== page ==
Second Thursday of Shliha, Precious Body and Blood of Jesus



Qeryana I (Old Testament Reading I): Genesis 14:1-20  
Qeryana II (Old Testament Reading II): Malaki 1:6-11  
Engarta (Epistle Reading): 1 Corinthians 10:15-17; 11:23-30  
Evangalion (Gospel): John 6:51-64  
 

Gen 14:1-20
Melchizedek, King of Salem and the priest of God Most-High is the pre-figuration of Christ, the High Priest of the New Testament. As the Old Testament person, the Son of God had also no earthly father or mother or genealogy (Heb. 7:1-3). The name Melchizedek denotes king of righteousness. Christ was the same in the most sublime sense. The Old Testament figure was the king of Salem, which denotes peace, welfare and bliss. The King of kings is the Lord of shalom (in Syriac shlama). As the priest of God Most High Melchizedek offered Abram, the Father of salvation history bread and wine, and blessed him. Jesus the High Priest became the personification of the offering of the bread and wine. His body and blood were sacrificed for the redemption of humanity. Thus the High Priest of the new covenant himself became the offering and the one who offers. Because of such a sacrifice he brought the divine blessings on the children of Abraham. Today we celebrate the feast of his precious body and blood. Let us prostrate before his presence in the tabernacle and proclaim: “Let there be praise, honour, thanks and adoration to the Blessed Sacrament.”

 

Mal 1:6-11
The prophet speaks about the sins of the priests and Levites of the Old Testament. The Lord had no pleasure in them nor accepted the sacrifice from their hands. Malachi predicts of the coming times in which a pure sacrifice will be offered and the divine name will be glorified from the rising of the sun, even to its setting. This prophecy was fulfilled in Christ, the High Priest in whom God is well pleased (Mt 3:17). He offered his own body and blood as the pure sacrifice for the expiation of sins of humanity. It brought praise (teshbohtâ) and honour (’iqā), thanks (tāwdiŝa) and worship (segdsâ) to the Triune God.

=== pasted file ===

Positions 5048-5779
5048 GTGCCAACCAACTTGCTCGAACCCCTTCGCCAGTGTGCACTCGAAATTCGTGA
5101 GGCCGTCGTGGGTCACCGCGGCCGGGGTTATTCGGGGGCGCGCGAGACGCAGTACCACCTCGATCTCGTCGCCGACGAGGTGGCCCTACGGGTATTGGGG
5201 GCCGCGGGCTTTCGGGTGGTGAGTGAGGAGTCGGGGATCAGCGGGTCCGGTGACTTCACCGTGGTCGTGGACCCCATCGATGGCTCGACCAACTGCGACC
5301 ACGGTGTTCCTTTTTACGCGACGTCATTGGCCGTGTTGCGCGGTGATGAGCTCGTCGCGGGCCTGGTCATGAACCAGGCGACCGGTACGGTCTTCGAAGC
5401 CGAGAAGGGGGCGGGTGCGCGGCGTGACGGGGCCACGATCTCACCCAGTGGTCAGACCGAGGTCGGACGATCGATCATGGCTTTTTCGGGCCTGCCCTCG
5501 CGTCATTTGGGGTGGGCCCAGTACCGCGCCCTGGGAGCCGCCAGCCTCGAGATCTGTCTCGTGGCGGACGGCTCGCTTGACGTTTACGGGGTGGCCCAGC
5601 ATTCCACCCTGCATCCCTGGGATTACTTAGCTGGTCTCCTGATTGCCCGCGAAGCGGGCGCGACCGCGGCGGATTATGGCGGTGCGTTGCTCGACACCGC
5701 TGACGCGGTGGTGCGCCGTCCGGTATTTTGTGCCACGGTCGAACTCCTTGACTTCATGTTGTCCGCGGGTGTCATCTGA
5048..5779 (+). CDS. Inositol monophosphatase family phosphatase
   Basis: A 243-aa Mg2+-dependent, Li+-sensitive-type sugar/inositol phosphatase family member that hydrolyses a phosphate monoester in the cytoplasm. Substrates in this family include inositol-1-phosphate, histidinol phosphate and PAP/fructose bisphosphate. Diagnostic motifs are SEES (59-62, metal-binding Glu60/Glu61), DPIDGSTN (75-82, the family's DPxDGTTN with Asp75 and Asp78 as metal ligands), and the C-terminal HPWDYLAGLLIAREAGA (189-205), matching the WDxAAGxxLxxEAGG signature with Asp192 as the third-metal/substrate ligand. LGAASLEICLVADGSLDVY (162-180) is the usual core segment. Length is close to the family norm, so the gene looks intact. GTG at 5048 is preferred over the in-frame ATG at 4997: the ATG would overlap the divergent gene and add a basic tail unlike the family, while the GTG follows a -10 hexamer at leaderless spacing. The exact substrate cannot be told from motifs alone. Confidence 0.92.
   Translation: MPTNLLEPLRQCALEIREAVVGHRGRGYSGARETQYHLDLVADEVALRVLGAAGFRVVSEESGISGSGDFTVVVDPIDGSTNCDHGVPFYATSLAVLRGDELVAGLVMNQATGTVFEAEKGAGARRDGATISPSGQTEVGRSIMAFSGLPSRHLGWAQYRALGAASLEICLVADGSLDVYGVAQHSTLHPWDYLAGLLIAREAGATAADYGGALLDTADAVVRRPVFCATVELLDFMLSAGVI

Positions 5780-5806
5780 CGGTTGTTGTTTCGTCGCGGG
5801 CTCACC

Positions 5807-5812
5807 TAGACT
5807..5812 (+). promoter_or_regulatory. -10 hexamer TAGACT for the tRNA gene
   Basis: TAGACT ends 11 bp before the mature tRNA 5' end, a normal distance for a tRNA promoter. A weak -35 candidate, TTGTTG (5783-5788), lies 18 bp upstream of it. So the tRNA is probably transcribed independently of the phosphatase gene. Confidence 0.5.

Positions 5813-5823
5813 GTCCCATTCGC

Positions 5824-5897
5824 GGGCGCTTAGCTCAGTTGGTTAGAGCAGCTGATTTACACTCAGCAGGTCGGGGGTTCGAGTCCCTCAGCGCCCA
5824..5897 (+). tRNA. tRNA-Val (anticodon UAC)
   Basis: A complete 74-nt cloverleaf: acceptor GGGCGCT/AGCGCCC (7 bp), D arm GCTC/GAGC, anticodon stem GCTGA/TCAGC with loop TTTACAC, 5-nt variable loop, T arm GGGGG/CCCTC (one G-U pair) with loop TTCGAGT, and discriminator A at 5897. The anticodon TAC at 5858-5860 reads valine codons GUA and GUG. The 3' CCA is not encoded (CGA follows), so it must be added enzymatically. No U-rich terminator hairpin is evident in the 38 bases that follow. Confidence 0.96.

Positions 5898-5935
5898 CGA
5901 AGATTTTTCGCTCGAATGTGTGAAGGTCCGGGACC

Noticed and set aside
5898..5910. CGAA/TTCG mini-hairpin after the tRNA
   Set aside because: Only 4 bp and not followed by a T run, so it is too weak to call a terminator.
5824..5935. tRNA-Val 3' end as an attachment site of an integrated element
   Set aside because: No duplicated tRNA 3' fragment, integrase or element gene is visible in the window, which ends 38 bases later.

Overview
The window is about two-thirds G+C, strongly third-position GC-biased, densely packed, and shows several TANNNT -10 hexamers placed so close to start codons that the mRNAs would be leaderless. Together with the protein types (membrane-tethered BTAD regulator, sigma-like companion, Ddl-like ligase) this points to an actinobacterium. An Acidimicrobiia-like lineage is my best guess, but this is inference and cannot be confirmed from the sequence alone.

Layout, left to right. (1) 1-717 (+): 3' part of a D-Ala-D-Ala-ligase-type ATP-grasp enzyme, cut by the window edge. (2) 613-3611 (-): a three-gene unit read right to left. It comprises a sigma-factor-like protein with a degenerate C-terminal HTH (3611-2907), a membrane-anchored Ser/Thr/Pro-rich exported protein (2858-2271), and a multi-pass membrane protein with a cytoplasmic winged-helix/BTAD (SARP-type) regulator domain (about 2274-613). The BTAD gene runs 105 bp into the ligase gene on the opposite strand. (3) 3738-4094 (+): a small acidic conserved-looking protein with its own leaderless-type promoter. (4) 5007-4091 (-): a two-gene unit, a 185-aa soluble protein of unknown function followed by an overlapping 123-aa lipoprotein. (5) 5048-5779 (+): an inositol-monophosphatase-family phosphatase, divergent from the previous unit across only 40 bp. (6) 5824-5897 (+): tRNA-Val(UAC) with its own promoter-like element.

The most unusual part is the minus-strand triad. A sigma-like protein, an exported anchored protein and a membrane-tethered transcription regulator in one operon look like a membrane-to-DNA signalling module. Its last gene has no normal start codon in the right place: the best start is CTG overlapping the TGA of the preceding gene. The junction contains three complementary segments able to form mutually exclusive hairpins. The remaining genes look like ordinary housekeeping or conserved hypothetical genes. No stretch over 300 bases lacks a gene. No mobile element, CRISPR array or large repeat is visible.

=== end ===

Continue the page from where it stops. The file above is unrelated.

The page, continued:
1 Cor. 10:15-17; 11:23-30
There existed a tension in the community of Corinth between the Eucharist versus pagan sacrifices. Many did not distinguish the basic difference between them. Paul brings into light the sublime sense of the Eucharist in which the Christians share in the body and blood of Christ. Then he narrates the institution of holy Qurbana. Before receiving the body and blood of Christ every member of the community has to examine himself/herself, since the unworthy ones will be sinning against the body and blood of the Lord. This will bring judgment on them.

 

Jn. 6:51-64
The reading forms part of the discourse on the Bread of Life and its effect on the hearers (vv. 25-71). Jesus is the living Bread that comes down from heaven. During their journey to the Promised Land Israel was given Manna, the bread from heaven. They ate it and died. Now Jesus the Living Bread gives eternal life. Most of the listeners could not digest this sermon. They murmured against Christ. At this Jesus became blunter in his assertions, which prompted many of the disciples to leave his company. 


Eucharist is a mystery, which humans cannot comprehend with their limited intelligence. It needs firm faith. As Jesus puts it, “it is the spirit that gives life.” Faith is a gift, for which we have to earnestly pray. Then he will grant this grace to us.

 

Father Paul Kalluveettil, CMI (paulkalluveettil 'at ' gmail.com)

Read more reflections